Making of a criminal, one register at a time | Shivangi Narayan

In September 2020, a court in Delhi granted bail to a man named Neeraj who had been detained by the police on the charge that he committed theft and vandalism during the Delhi pogroms. Since February, Neeraj had been kept in jail without any evidence supporting the police’s charge and only the claim that he was a known “bad character”. While a judge in the case stated that one “cannot be made to languish in jail” based on a “bad character” tag, this case draws attention to police records that are used to surveil and document people on such a label. 

Reams and reams of paper-based registers, colloquially known as “history sheets” or “ruffian records” record details of young people in an area who have not been convicted of a crime but who, in some cases, may have been previously arrested for petty crimes. These “bad characters” are those who the police have labelled as “trouble-makers”, “budding” or “potential criminals” or people who are supposedly “addicted to crime”. Because the police relies on its eyes and ears to collect information and mark people with this tag, it is only a specific section of the people that end up in these paper-registers– people living in slums or shanties, overwhelmingly belonging to the so-called non-dominant castes of Hindus or Muslims, Adivasis or migrants–people whose socio-economic status leaves them visible to the very in-real-life, physical, penetrating gaze of the state. This is what I have termed visible surveillance1In Narayan S. Guilty Until Proven Guilty: A Study of Preventive Policing Databases in India (forthcoming), a form of state intrusion enabled by the police to collect information on people who can be literally ‘watched’– within the private spaces of their home, by being physically followed or asked to periodically present themselves in police stations– that merges the boundaries of public and private.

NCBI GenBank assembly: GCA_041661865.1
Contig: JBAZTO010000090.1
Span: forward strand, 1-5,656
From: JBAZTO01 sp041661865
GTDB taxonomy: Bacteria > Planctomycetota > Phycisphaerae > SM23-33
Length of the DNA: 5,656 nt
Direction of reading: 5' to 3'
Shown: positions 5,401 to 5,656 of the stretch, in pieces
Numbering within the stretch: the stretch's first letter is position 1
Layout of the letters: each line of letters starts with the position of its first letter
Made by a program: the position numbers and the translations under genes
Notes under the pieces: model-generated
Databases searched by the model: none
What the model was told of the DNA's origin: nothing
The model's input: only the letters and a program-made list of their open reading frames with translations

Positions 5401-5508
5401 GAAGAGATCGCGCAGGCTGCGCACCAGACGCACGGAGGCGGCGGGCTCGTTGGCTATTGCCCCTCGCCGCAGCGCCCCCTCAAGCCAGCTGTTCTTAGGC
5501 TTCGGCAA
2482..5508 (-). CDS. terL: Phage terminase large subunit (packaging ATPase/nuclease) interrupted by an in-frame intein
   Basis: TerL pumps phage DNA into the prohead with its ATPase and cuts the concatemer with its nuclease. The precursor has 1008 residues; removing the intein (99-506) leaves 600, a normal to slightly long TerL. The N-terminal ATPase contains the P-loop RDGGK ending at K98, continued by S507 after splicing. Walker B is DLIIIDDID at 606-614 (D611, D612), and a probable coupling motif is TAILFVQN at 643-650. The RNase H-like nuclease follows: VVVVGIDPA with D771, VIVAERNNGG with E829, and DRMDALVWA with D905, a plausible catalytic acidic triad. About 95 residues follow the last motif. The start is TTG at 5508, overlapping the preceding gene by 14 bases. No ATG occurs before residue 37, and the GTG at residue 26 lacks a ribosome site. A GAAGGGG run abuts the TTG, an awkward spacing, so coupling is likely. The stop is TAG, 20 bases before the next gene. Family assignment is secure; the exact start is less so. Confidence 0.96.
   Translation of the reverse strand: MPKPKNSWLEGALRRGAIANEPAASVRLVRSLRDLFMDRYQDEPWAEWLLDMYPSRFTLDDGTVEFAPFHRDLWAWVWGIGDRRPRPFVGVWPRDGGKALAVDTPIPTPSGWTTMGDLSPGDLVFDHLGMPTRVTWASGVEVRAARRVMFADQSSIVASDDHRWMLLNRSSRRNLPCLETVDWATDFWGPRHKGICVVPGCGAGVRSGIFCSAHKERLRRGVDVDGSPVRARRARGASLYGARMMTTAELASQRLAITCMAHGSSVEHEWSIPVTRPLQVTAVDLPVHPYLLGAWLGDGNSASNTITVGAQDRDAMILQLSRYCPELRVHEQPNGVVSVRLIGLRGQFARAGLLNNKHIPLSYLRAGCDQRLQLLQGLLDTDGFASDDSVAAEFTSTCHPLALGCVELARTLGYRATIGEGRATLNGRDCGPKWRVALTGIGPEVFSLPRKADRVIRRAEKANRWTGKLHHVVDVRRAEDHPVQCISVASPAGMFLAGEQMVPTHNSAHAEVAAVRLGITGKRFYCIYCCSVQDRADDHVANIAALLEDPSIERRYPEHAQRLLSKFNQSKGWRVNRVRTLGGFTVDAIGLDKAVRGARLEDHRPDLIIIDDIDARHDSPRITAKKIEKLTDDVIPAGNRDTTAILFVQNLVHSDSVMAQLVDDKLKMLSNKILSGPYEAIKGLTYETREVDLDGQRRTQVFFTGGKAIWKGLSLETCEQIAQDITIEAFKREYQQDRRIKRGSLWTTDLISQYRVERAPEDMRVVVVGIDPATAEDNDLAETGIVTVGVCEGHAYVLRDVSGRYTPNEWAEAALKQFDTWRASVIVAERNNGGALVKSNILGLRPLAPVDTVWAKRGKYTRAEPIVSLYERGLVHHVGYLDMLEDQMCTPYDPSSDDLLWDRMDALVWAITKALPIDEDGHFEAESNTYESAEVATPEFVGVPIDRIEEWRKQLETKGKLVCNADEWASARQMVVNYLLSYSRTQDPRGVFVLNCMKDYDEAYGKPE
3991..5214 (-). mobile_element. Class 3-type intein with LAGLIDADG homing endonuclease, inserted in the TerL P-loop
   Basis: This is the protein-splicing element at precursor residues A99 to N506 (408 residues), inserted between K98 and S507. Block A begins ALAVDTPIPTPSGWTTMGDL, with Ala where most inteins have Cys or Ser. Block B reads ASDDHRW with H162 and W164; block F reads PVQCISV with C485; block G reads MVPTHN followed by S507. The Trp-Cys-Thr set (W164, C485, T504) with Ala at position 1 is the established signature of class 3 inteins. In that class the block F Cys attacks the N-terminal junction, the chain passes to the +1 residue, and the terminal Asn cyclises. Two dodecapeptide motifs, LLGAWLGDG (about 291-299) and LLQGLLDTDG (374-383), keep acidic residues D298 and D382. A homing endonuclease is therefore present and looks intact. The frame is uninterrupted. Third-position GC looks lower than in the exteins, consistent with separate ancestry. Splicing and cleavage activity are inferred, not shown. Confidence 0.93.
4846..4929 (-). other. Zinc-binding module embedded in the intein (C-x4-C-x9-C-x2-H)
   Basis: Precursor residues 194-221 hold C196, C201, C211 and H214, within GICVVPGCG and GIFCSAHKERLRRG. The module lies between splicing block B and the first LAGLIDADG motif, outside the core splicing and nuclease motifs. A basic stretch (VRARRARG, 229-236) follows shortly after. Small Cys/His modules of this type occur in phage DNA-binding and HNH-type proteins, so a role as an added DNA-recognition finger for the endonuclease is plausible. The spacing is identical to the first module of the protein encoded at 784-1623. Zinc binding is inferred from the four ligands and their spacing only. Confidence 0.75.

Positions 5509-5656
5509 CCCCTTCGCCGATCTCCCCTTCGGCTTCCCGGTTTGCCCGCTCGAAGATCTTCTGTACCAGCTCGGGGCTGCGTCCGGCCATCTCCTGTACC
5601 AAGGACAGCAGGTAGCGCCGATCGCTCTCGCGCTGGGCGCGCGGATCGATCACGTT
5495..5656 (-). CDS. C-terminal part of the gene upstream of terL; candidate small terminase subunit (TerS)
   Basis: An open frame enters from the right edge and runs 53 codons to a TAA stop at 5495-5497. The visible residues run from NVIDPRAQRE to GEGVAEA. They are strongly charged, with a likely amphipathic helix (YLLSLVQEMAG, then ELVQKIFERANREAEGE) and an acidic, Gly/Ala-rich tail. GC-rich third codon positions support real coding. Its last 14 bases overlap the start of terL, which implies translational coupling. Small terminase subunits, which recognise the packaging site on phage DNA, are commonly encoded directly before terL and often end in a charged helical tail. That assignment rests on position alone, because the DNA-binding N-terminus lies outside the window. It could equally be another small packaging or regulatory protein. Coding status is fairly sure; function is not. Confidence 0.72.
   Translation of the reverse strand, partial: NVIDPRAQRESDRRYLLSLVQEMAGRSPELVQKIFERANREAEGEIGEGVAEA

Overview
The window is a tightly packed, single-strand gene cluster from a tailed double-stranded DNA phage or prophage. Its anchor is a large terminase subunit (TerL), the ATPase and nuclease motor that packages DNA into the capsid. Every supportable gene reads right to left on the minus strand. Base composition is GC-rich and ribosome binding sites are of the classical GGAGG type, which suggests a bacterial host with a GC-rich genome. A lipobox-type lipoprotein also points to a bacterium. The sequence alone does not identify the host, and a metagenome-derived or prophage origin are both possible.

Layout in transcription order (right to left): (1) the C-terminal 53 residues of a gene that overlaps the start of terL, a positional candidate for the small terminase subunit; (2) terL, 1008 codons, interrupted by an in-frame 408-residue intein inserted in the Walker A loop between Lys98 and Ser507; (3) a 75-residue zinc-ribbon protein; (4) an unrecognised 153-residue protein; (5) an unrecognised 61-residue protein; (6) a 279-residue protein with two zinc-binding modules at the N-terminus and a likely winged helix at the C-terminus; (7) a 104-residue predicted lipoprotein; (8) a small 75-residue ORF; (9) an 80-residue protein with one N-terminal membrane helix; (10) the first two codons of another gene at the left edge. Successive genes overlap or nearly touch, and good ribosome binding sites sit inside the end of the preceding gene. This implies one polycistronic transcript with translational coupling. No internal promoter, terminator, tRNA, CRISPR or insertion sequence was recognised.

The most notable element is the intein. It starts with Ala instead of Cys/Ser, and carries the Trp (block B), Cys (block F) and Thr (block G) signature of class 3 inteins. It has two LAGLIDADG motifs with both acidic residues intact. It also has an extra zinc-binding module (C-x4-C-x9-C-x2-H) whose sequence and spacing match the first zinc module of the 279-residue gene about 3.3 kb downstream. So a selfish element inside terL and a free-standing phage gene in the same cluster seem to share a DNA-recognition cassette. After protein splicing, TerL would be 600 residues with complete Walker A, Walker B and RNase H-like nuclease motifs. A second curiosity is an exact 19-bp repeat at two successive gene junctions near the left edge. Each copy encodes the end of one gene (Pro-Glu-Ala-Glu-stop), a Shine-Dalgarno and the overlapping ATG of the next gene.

Paper-based Registers 

The Punjab Police Rules (PPR), 19342 Punjab Police Rules or PPR, 1934 is present in three volumes. Volume 3, page number 641 is the one referenced here. Access: serve as the guiding document for making preventive police registers in India. According to these rules, a “history sheet” is made for all persons for whom: (a) a warrant for summons has been issued under Section 87 Code of Criminal Procedure (CrPC); (b) for all released convicts for whom an order under Section 565 CrPC is made; (c) for all those convicts whose sentences have been suspended in the whole or if any part of the sentence is conditionally remitted under Section 401 CrPC and, (d) who have been restricted under Section 16 of the Habitual Offenders (Punjab) Act, 1918.

Further, the rules specify that a second part of the register be made according to the discretion of the Superintendent of Police; here names of people added are who: (a) have been convicted twice or more than twice of offences mentioned in rule 27.29 of the PPR. (This includes all offences from cheating, robbery, dacoity, rape, counterfeit currency, to murder, extortion and theft)3All the offences can be accessed here , (b) are ‘reasonably believed to be ‘habitual offenders’ or receivers of stolen properties whether they have been convicted or not, and (c) persons who have to furnish security under Section 109 and 110 of CrPC, and lastly (d) convicts who are released before the completion of their sentence without any conditions.